Judith Butler: I am not really a theorist of sovereignty, so I am not sure I can answer your question well. Politics is a complex field, and I rely on many other thinkers to think well about concepts that are not directly within my field of vision. It is a limit, to be sure, but I wager that we each have such limits. I believe that in the above context, I was trying to say that those who are stateless, living in camps at the border, or living under occupation, engage in forms of political agency and resistance that cannot quite be described as “ bare life. ” My view is that such lives are saturated in power even though they are excluded from the polis. And that the field of power in which they live is surely subjugating, but that subjugation is not an essential or exhaustive attribute. We see networks of care, practices of political mobilization, and forms of resistance in all of these places, and so we need to think about a model of power that affirms the range of what is there and what is happening. The state does not always act with “sovereign” power in relation to the people, since sovereignty has been to a certain degree diffused through governmentality. I have also suggested that Hannah Arendt’s ideas of federalism (such as those she proposed for Palestine) depended fundamentally on a distribution of sovereign effects. I worry about positions that dramatize the central power of sovereignty over and against the field of bare lives. It is perhaps romantic and intriguing, but it does not help us see the contemporary formation of sovereignty or the modes of political saturation and agency outside of those sequestered within the polis or excluded from its borders. I take it, though, that Agamben’s understanding of lives as “abandoned” is very useful for the thinking of precarious populations, even though that would not be his vocabulary.
Books and Ideas: Your work now focuses on the decisive nature of affects in the political field, by studying the images of Abu Ghraib for example. Several recent studies have shown the political dimension of affects such as shame, aversion or disgust, and have therefore renewed our way of thinking about power relations. It seems that positive affects – those that are not “sad” as Spinoza would say – are more rarely analyzed or defined. Do these joyful affects have a political dimension? What is their place in your new analytics of power?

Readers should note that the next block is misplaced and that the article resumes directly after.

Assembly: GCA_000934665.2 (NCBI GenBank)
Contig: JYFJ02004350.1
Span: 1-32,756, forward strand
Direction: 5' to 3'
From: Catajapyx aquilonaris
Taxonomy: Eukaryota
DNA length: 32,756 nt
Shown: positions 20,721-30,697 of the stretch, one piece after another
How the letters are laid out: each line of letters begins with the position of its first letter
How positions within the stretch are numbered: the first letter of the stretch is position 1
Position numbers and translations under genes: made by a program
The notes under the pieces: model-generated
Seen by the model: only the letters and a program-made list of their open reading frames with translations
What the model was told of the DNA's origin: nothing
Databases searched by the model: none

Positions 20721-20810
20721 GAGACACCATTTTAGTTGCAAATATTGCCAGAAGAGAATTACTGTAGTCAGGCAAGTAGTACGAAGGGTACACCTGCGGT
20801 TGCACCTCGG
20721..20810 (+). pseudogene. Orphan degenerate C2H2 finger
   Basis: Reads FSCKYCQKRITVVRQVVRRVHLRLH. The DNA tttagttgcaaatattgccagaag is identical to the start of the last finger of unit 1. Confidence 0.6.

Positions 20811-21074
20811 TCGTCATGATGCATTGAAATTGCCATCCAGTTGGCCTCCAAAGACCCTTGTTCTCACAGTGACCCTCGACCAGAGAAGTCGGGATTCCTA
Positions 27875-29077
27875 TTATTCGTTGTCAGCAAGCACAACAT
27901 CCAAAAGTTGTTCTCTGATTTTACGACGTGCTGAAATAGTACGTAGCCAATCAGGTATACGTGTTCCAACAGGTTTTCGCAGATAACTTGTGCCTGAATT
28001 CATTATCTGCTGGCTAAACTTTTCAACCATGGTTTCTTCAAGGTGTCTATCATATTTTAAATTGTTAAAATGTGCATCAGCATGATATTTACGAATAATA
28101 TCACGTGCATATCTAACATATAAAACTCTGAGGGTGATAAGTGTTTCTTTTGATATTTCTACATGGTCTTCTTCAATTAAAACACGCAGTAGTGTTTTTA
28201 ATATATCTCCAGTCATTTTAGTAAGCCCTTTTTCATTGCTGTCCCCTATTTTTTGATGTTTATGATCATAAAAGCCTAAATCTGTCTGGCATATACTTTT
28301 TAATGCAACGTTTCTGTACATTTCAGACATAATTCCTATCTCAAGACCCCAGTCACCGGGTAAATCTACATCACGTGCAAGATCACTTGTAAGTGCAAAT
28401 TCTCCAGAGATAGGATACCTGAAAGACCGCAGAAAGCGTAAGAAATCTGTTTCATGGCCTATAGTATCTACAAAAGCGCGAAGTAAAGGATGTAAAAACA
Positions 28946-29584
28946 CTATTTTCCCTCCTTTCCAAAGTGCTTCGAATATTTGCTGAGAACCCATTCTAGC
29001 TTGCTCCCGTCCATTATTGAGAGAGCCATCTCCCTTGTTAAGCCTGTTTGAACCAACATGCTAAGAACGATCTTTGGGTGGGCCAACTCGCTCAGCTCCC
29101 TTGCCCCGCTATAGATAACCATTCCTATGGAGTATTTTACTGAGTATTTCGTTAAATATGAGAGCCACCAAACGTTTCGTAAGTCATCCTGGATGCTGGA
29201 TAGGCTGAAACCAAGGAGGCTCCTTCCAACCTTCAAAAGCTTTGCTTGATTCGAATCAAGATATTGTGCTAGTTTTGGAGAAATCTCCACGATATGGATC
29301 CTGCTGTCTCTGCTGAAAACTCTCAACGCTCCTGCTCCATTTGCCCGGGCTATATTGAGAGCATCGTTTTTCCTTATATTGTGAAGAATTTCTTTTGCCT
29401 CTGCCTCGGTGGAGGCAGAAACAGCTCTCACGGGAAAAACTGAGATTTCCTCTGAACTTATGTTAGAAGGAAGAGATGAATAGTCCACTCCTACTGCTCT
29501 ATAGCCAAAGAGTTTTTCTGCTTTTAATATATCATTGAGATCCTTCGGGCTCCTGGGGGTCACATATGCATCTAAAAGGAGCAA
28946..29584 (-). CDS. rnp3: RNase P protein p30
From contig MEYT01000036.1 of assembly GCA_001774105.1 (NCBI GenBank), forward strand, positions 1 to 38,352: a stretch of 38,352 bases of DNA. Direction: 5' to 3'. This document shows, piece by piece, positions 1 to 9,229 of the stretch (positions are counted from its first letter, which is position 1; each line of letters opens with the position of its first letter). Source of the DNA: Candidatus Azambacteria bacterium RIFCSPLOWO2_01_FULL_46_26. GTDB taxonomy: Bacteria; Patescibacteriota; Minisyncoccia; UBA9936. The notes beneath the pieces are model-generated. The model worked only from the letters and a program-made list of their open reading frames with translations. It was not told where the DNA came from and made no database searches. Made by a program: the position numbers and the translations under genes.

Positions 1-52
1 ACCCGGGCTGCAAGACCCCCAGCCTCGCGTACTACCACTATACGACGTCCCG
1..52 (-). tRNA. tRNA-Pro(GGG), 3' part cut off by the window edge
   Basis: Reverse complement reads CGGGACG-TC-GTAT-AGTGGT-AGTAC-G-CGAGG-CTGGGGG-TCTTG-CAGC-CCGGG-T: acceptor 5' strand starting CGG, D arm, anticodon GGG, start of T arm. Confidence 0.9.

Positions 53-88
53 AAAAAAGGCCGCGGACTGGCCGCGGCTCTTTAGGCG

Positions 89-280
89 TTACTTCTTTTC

Judith Butler: I have certainly talked some recently about the kind of “dispossession” even “ecstasy” that happens in street demonstrations, and am very interested as well in forms of vulnerability that lead to livable passion, not simply to exploitation. In making my argument against bourgeois forms of marriage, I am still holding out for a deregulated field of sexuality.
Books and Ideas: In your interview with P. Osborne and L. Segal, “Gender as Performance”, you mentioned your Jewish identity and your inability to write on the subject of Jewishness in connection with “the pain and shame that arouses in me the State of Israel.” The Israeli-Palestinian conflict is presented in your current writings as an exemplary situation which helps us understand the relationship between power and sovereignty. Your next book, Parting Ways: Jewishness and the Critique of Zionism, is devoted to the question of Jewishness. What brought you back to this question? Is it the political agenda?